Greenville Technical College in Taylors, SC, Features Works by Faculty of SC Governor’s School

The Department of Visual and Performing Arts at the Greer campus of Greenville Technical College in Taylors, SC, is presenting an exhibit of works by members of the South Carolina Governor’s School of the Arts and Humanities, on view through Feb. 18, 2011.

Impressive for its scope, the show includes works by photographer Carlyn Tucker, sculptor Joseph Thompson, painter Paul Yanko, ceramists Alice Ballard and Sharon Campbell, printer Katya Cohen, metals artist Ben Gilliam, and graphic designer Neil Summerour. We are pleased to showcase the creative excellence that exemplifies the commitment of arts faculty at this unique Upstate program.

For further information check our SC Institutional Gallery listings call Lisa Smith at 864/848-2044 or e-mail to (lisa.smith@gvltec.edu).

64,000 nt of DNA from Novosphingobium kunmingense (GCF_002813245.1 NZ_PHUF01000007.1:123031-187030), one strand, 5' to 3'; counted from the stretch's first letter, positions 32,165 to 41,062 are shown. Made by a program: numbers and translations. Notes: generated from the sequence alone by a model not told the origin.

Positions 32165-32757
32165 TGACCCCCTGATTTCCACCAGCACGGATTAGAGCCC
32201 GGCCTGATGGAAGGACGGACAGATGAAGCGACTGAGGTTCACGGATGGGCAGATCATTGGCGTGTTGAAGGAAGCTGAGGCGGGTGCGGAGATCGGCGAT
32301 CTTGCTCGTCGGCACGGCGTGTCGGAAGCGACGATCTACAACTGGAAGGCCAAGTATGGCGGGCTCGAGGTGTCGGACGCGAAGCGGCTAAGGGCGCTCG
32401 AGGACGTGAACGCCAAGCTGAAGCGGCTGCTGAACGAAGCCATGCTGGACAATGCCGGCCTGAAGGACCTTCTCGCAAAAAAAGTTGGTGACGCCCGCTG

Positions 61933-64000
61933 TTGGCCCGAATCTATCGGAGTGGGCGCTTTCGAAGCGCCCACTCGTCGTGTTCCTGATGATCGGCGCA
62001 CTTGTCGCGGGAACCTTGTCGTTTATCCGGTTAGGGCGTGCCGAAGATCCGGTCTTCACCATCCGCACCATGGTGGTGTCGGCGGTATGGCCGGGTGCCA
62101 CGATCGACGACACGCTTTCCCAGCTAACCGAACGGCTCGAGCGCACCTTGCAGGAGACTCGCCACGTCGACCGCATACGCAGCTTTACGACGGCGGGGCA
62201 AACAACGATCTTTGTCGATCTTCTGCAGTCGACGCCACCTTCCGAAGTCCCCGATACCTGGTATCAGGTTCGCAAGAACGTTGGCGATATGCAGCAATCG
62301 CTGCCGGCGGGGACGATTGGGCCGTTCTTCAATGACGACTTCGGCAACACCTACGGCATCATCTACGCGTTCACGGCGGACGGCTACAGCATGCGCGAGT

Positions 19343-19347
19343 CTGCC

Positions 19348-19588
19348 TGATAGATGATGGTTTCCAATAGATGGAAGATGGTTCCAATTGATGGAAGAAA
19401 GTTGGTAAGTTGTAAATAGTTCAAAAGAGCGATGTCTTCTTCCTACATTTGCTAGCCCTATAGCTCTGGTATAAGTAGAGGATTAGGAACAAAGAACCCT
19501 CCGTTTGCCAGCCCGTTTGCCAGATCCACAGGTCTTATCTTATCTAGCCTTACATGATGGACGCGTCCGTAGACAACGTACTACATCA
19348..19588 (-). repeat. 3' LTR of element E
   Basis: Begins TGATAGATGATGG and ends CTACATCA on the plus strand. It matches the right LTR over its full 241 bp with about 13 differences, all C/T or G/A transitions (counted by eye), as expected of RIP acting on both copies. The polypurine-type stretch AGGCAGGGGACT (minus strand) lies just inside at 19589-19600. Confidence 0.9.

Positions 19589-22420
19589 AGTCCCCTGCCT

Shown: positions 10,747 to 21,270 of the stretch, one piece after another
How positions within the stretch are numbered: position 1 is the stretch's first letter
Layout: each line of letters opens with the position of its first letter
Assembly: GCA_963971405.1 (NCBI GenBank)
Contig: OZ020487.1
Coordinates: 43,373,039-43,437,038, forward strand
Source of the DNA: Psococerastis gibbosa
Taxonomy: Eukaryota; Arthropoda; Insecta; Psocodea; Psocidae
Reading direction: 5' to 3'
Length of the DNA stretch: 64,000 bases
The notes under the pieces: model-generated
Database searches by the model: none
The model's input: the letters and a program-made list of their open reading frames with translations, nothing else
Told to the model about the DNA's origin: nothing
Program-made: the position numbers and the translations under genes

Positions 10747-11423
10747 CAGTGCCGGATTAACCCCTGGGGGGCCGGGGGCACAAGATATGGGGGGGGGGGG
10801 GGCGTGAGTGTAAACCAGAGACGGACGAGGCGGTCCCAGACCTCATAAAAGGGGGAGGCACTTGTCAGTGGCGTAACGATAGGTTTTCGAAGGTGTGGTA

Mesh Gallery in Morganton, NC, Features An Exhibit of Iron Works

Mesh Gallery in Morganton, NC, will present an exhibition showcasing the work of Oak Hill Iron that includes both fine art and utilitarian wares titledIronology. The exhibit will be on view from Feb. 14 through Apr. 8, 2011, with a reception taking place on Friday, Feb. 18, 2011, from 6-9pm.

Oak Hill Iron was born out of necessity and driven by true talent and sheer determination to create beautiful products. Founded over a decade ago by Dean Curfman, Oak Hill Iron produces custom ironwork that meets the needs of countless utilitarian applications as well producing works of fine art that are at home in a gallery space. Both high art and craft are integral parts of a healthy arts community and with this exhibition Oak Hill Iron will demonstrate it’s ability to wear both those hats.

Oak Hill Iron is staffed by a team of highly trained artistic craftsmen and offers a wide selection of ironwork for both residential and commercial projects. There is no job that is considered too big or too small.